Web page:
“The devices being more readily available allows researchers at the beginning of their careers, such as me, to actually be able to use them. I think we’re going to see more and more femtosecond lasers in use. They will become a ubiquitous tool in researchers’ toolboxes.”

Ytterbium fiber lasers

“Ti:sapphire is king in very short pulses,” said Marco Arrigoni. He serves as the director of scientific marketing for laser manufacturer Coherent Inc., based in Santa Clara, Calif. “In general, applications where you need high energy per pulse because you’re looking at high nonlinearities — attosecond physics or extreme-UV generation, for example — benefit from Ti:sapphire.”

Figure 2. The Monaco is a one-box ytterbium-fiber femtosecond laser amplifier (80 µJ/pulse, 60 W) from Coherent Inc.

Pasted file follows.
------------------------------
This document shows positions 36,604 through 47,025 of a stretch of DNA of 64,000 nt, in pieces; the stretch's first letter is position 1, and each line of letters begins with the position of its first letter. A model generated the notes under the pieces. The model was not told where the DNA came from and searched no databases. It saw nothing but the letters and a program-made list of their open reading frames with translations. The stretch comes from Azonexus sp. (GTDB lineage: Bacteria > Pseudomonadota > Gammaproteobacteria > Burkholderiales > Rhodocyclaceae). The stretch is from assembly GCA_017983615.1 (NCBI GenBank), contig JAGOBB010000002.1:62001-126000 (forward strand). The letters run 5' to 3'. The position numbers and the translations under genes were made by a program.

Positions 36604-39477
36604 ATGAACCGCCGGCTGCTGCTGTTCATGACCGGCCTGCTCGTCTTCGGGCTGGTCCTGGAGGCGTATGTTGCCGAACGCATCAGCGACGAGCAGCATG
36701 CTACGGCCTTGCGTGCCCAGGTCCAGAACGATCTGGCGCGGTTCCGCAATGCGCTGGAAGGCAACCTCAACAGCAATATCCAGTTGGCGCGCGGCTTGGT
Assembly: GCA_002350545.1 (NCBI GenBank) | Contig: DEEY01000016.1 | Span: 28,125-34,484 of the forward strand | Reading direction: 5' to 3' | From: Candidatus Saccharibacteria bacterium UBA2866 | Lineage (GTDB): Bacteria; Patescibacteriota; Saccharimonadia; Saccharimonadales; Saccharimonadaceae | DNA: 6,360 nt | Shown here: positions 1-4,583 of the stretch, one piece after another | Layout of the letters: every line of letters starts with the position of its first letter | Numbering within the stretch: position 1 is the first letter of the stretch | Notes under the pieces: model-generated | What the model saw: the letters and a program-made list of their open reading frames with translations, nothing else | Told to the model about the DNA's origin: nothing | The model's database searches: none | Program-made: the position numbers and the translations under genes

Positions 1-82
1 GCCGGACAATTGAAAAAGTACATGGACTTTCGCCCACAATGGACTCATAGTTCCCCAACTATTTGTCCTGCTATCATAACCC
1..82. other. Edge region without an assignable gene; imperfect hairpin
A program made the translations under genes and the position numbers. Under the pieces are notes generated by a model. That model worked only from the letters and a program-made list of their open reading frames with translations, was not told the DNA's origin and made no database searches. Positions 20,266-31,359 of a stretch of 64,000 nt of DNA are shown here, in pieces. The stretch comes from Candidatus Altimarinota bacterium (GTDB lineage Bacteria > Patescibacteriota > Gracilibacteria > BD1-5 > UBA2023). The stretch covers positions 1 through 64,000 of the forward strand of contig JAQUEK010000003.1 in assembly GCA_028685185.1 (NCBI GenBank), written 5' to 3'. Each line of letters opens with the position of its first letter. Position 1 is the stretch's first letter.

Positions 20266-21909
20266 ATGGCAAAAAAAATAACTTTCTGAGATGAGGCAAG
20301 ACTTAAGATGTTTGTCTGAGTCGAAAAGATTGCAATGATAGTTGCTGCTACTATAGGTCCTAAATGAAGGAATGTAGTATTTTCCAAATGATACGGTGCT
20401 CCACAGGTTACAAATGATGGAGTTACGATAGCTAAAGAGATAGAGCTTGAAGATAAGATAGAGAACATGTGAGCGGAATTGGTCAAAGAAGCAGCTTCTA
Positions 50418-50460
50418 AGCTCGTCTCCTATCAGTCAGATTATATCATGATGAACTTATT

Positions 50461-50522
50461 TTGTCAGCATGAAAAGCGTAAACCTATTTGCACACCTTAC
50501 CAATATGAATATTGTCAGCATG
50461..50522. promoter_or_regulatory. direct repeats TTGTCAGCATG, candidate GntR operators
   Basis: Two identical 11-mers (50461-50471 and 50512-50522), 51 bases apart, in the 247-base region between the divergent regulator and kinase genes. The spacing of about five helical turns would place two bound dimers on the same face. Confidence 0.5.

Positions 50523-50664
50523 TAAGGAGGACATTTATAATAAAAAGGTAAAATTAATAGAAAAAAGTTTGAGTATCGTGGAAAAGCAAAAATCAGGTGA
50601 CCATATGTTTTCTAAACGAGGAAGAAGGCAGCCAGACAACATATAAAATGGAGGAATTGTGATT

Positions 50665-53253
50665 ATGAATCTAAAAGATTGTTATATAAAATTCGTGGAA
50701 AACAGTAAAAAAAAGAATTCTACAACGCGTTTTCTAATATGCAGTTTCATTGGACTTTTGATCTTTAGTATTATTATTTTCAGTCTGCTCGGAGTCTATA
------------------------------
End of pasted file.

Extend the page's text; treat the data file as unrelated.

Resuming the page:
Figure 2. The Monaco is a one-box ytterbium-fiber femtosecond laser amplifier (80 µJ/pulse, 60 W) from Coherent Inc.


Arrigoni sees ultrashort-pulse ytterbium fiber lasers and amplifiers making inroads into the Ti:sapphire laser market and replacing them for some applications. In the last five years, ytterbium fiber devices have emerged as strong competitors in the scientific market, as technical challenges, including unintended nonlinear effects, have been overcome (Figure 2).

“For shoebox-size, noncryogenically cooled lasers, ytterbium fiber produces 10× more power [than Ti:sapphire] in a much more compact footprint,” Arrigoni said. In addition to the increased power, ytterbium fiber lasers and amplifiers operate over a wider range of repetition rates and wavelengths compared to traditional Ti:sapphire devices of a similar size.

“With fiber, you can basically scale out the repetition rate to just about whatever you want,” said Arrigoni. Nonlinear microscopy and ultrafast spectroscopy of solid-state materials are two areas in which ytterbium fiber lasers are starting to replace Ti:sapphire. “Because they can operate at much higher repetition rates, researchers can acquire data more rapidly,” he said.